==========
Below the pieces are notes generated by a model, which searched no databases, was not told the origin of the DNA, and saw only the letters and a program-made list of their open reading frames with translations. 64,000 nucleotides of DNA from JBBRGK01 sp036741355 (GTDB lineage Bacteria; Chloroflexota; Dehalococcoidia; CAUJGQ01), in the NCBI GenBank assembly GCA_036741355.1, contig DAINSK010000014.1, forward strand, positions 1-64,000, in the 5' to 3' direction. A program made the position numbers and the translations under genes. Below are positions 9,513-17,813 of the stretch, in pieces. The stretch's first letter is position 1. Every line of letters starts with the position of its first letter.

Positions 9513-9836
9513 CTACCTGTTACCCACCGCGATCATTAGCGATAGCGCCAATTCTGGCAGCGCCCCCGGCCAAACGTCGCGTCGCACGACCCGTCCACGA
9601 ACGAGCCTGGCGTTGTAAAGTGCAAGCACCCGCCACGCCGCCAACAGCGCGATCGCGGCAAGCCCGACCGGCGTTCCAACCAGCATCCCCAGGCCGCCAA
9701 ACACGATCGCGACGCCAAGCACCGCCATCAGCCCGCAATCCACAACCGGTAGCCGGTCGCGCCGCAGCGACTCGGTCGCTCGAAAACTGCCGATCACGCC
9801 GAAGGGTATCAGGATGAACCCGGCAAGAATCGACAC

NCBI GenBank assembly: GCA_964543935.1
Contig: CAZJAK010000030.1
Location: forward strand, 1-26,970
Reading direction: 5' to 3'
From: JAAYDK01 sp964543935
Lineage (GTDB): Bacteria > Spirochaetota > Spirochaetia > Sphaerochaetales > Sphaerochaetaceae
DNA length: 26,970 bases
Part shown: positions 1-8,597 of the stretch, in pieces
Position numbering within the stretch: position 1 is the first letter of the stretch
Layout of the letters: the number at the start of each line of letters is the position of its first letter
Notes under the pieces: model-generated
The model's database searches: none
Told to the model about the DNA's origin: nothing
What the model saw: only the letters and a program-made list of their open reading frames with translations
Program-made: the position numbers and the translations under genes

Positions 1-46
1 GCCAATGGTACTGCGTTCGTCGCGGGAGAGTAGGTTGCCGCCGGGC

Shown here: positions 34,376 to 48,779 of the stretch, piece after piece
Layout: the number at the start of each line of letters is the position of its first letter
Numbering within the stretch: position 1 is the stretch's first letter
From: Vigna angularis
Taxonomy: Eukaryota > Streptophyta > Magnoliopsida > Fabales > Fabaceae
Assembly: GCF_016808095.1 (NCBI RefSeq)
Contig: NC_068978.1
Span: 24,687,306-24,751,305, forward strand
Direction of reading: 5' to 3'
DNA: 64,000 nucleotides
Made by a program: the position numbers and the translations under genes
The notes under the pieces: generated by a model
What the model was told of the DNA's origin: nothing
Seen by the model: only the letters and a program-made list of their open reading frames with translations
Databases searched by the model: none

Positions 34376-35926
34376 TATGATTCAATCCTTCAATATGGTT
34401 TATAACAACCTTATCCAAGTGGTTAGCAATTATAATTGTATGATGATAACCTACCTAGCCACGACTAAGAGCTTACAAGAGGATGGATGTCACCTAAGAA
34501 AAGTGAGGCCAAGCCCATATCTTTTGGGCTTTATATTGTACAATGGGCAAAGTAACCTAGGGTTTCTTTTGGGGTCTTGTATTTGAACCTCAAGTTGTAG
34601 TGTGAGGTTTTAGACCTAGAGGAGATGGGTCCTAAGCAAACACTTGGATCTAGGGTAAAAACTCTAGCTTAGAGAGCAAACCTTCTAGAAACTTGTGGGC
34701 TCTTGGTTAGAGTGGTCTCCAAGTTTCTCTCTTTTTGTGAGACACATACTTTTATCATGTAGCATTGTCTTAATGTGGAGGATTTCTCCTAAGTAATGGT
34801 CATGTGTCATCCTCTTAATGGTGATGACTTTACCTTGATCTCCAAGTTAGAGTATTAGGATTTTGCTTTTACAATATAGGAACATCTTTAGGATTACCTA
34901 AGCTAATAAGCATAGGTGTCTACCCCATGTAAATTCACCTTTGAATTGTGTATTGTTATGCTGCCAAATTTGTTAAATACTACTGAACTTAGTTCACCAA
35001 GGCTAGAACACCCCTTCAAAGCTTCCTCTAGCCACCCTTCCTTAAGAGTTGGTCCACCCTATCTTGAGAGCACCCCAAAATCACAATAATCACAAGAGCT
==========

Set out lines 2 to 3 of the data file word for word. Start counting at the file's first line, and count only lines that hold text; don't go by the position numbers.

Positions 9513-9836
9513 CTACCTGTTACCCACCGCGATCATTAGCGATAGCGCCAATTCTGGCAGCGCCCCCGGCCAAACGTCGCGTCGCACGACCCGTCCACGA